This giant canvas is 3 x 5.8 meters in size. It was first shown to the public at an exhibition of peredvizhniki realist artists in 1887. First impressions were controversial and some critics even compared the canvas with a mottled Persian carpet. The work was bought for Moscow’s Tretyakov Gallery and still is on display on its walls being one of the brightest gems of the collection.
Her name was Feodisiya Morozova and she was a noblewoman and had the highest origins. She was daughter of a queen’s butler, Prokofy Sokovnin. And when she was 17, she married 54-year-old nobleman, statesman and military leader Gleb Morozov, one of the richest men in Russia. He had a boyar title and she became a boyarina, a wife of a boyar (Read more about who the boyars were here).
After the death of her husband, she lived in a luxurious estate with about 300 servants and was close to Tsar Alexey Mikhaylovich’s court.
In the 1650s, Patriarch Nikon initiated the church reforms which caused the Schism of the Russian Church. The tsar supported the changes, but some of the noblemen didn’t, with Morozova being one of them.
She became a so-called Old Believer, a protestant to the official Church. And she became close to Archpriest Avvakum, one of the movement’s ideologists, who was later executed by being burned alive. Tsar Alexey wanted to punish Morozova for not being loyal, but she had high-ranked intercessors and even the tsar’s wife asked not to sanction Morozova.
However, the deeply believing boyarina was in opposition and stopped visiting the court’s events. The tsar became angry when she refused to visit his second wedding, so he ordered her arrest.
Together with her sister, the boyarina was shackled (which was unthinkable to imagine for a noble woman) and transferred to a monastery in Borovsk outside Moscow. Because of her noble friends, including those from the royal family, she wasn’t burned alive, but she was made to die from starvation.
One can literally spend hours in front of this painting exploring details, faces and dress. And near the picture in the gallery are several of Surikov’s sketches for it.
The boyarina is pictured in shackles, sitting on a cart taking her into exile. One of the first things that you can notice on the painting is the expressive face of the boyarina. She seems to be in despair, she looks exhausted and pale, but determined and almost fanatical. This was an unusual depiction of her image that earlier appeared in some paintings as a holy blessed Old Believer martyr, not a warrior. And Surikov’s earlier sketch shows another emotion on her face…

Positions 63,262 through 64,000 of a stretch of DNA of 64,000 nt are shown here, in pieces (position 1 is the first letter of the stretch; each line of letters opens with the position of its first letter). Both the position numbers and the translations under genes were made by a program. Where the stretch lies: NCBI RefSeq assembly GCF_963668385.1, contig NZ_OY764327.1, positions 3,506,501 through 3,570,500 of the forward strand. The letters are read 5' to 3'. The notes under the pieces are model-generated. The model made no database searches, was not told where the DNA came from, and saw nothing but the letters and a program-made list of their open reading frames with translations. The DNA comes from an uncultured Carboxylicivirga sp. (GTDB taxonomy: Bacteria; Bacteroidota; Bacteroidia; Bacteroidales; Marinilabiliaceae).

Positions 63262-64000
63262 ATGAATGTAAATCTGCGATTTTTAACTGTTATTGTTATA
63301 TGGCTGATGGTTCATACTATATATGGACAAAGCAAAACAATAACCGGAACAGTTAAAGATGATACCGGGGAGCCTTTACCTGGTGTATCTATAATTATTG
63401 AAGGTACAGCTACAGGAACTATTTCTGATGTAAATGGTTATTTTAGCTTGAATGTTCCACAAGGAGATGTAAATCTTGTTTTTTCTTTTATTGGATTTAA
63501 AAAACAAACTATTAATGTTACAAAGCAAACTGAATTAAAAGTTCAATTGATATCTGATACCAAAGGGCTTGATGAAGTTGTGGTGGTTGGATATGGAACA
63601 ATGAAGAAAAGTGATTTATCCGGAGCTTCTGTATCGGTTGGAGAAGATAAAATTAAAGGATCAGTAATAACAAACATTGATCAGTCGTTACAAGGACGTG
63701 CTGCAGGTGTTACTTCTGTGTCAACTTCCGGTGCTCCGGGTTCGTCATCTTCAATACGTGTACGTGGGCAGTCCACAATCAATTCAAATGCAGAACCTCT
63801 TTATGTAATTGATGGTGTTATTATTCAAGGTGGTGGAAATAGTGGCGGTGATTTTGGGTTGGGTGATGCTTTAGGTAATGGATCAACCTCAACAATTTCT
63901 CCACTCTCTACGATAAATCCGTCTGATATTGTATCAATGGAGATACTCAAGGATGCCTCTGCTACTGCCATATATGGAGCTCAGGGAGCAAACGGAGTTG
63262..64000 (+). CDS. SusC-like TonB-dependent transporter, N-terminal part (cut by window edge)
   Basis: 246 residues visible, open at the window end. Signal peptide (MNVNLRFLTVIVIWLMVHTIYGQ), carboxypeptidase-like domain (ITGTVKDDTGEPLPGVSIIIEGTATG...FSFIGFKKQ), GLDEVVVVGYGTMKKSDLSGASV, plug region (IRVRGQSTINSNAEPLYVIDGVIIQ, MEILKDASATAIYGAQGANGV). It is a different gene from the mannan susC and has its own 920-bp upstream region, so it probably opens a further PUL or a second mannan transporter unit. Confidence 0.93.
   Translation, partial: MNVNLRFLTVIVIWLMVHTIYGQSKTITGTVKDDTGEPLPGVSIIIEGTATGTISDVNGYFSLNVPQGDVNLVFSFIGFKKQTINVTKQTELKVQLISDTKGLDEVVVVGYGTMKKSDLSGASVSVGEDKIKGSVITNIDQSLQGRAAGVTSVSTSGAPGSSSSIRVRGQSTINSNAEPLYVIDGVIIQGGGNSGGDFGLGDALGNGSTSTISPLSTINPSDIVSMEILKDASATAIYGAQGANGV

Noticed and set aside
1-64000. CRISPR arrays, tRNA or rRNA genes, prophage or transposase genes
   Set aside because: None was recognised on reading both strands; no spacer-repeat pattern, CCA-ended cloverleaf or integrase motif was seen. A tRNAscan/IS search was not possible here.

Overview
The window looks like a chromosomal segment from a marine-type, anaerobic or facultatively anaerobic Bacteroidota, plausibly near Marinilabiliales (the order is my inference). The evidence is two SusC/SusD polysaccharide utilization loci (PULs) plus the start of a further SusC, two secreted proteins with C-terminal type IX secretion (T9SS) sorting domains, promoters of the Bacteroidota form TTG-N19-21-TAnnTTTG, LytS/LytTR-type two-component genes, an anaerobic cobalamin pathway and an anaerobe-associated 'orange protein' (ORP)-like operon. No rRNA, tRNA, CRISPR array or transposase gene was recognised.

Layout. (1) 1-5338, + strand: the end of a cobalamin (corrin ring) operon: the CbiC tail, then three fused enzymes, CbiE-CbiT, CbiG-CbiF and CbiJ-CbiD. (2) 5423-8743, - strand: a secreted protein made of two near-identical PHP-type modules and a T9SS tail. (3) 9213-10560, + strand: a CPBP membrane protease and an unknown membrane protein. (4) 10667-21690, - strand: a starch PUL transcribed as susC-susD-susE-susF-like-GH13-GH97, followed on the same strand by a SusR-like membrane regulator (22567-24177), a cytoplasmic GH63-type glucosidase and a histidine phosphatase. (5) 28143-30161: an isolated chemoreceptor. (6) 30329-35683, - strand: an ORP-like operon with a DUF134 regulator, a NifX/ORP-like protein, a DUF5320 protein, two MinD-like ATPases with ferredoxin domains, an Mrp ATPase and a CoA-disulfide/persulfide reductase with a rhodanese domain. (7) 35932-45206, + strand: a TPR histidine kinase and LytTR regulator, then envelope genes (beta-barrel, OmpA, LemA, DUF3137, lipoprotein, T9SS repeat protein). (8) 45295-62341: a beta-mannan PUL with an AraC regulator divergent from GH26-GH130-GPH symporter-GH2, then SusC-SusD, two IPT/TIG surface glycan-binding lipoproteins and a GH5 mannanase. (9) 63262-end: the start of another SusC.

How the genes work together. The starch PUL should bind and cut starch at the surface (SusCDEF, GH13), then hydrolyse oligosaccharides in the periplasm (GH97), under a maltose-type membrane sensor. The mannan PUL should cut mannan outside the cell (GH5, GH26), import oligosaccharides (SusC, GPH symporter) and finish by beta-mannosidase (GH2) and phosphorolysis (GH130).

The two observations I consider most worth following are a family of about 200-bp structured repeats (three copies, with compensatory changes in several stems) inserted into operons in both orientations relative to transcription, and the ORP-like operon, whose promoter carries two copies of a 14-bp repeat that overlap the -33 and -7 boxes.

A very important part is Morozova’s right hand raised above her head. She is showing an Old Believers’ cross sign with two fingers. This is one of the symbols of the movement, because the reform made people cross with three fingers.
The supporters of the ‘bicuspid baptism’ insisted that Jesus Christ was crucified in his dual nature of God and God’s son, not in the holy Trinity (the Father, the Son and the Holy Spirit) concept that appeared later.
An important part of the painting and actually the reason for its huge size is actually the people around. First of all, it’s a great way to look at the traditional Russian 17th century dress. But also, just take a look at how many emotions are pictured on the faces. There are people making fun of the fanatical woman. But lots of people are sad and baffled, even terrified. It seems that they are compassionate Morozova and maybe even agree with her conception of the faith, but are not so brave to express it, being afraid of persecutions.
But one man who doesn’t seem afraid is a beggar sitting cross-footed in rags and barefoot in the snow. He also demonstrates a two-finger sign. These kinds of men used to be called ‘holy fools’ in Russia. They could speak out the truth freely and were considered to be blessed by God.
The painting made a splash and attracted a big interest in 1887 when it was first exhibited. Сontemporaries left controversial feedback on these historical paintings, but they all agreed on one thing: this is an incredibly talented realistic reflection of the “Old” Russia of pre-Peter the Great times in its authenticity.
How could an artist in the late 19th century be so accurate? The thing is that Vasily Surikov grew up in Siberia, where lots of Old Believers lived. They were still in the semi-legal position and they were descendants of those who were exiled in the 17th century, because of their understanding of faith. And that’s where he got acquainted with the story of Morozova, who Old Believers considered their saint martyr.
Surikov was deeply sympathetic to these people, which most of Moscow and Petersburg 19th century secular society considered medieval fanatics and that’s why he showed that much spectrum of emotions on the paintings.
At the same time, the success of the painting was the rising interest in the “Russian Style” and all things authentically Russian. After two centuries of the comprehensive influence of European art in Russia, in the late 19th century, artists referred to the national realities, started painting peasants, ordinary people’s lives and everyday scenes from medieval Russia.
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